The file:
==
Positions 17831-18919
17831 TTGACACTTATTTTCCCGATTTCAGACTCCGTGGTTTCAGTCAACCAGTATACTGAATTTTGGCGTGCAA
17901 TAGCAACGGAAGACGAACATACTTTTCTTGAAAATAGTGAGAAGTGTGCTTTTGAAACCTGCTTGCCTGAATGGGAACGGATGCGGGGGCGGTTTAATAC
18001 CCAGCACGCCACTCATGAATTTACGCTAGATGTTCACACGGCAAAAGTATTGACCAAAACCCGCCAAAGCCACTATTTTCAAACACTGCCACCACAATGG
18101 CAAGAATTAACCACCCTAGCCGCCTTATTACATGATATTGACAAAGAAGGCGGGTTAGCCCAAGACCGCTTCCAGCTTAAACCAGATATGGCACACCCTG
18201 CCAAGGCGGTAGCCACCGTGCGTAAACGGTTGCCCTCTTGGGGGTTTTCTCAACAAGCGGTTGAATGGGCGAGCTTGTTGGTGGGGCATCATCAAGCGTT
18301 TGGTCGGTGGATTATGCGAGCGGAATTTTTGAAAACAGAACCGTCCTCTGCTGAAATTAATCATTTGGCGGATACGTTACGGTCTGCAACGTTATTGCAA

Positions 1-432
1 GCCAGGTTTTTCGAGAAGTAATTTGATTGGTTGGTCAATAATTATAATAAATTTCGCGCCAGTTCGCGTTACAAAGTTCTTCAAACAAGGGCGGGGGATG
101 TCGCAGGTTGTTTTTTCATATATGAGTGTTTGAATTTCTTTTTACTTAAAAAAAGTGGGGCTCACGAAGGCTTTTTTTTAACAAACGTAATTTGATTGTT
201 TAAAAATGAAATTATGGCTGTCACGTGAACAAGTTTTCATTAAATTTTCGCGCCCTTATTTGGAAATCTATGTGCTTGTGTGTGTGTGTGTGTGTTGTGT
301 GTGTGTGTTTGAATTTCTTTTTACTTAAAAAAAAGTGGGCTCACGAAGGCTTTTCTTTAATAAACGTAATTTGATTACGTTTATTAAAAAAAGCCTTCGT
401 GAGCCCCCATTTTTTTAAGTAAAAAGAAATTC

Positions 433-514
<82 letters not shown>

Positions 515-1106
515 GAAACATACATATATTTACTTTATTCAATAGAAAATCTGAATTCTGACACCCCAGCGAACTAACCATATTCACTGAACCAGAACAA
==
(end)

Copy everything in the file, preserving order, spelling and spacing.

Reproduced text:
Positions 17831-18919
17831 TTGACACTTATTTTCCCGATTTCAGACTCCGTGGTTTCAGTCAACCAGTATACTGAATTTTGGCGTGCAA
17901 TAGCAACGGAAGACGAACATACTTTTCTTGAAAATAGTGAGAAGTGTGCTTTTGAAACCTGCTTGCCTGAATGGGAACGGATGCGGGGGCGGTTTAATAC
18001 CCAGCACGCCACTCATGAATTTACGCTAGATGTTCACACGGCAAAAGTATTGACCAAAACCCGCCAAAGCCACTATTTTCAAACACTGCCACCACAATGG
18101 CAAGAATTAACCACCCTAGCCGCCTTATTACATGATATTGACAAAGAAGGCGGGTTAGCCCAAGACCGCTTCCAGCTTAAACCAGATATGGCACACCCTG
18201 CCAAGGCGGTAGCCACCGTGCGTAAACGGTTGCCCTCTTGGGGGTTTTCTCAACAAGCGGTTGAATGGGCGAGCTTGTTGGTGGGGCATCATCAAGCGTT
18301 TGGTCGGTGGATTATGCGAGCGGAATTTTTGAAAACAGAACCGTCCTCTGCTGAAATTAATCATTTGGCGGATACGTTACGGTCTGCAACGTTATTGCAA

Positions 1-432
1 GCCAGGTTTTTCGAGAAGTAATTTGATTGGTTGGTCAATAATTATAATAAATTTCGCGCCAGTTCGCGTTACAAAGTTCTTCAAACAAGGGCGGGGGATG
101 TCGCAGGTTGTTTTTTCATATATGAGTGTTTGAATTTCTTTTTACTTAAAAAAAGTGGGGCTCACGAAGGCTTTTTTTTAACAAACGTAATTTGATTGTT
201 TAAAAATGAAATTATGGCTGTCACGTGAACAAGTTTTCATTAAATTTTCGCGCCCTTATTTGGAAATCTATGTGCTTGTGTGTGTGTGTGTGTGTTGTGT
301 GTGTGTGTTTGAATTTCTTTTTACTTAAAAAAAAGTGGGCTCACGAAGGCTTTTCTTTAATAAACGTAATTTGATTACGTTTATTAAAAAAAGCCTTCGT
401 GAGCCCCCATTTTTTTAAGTAAAAAGAAATTC

Positions 433-514
<82 letters not shown>

Positions 515-1106
515 GAAACATACATATATTTACTTTATTCAATAGAAAATCTGAATTCTGACACCCCAGCGAACTAACCATATTCACTGAACCAGAACAA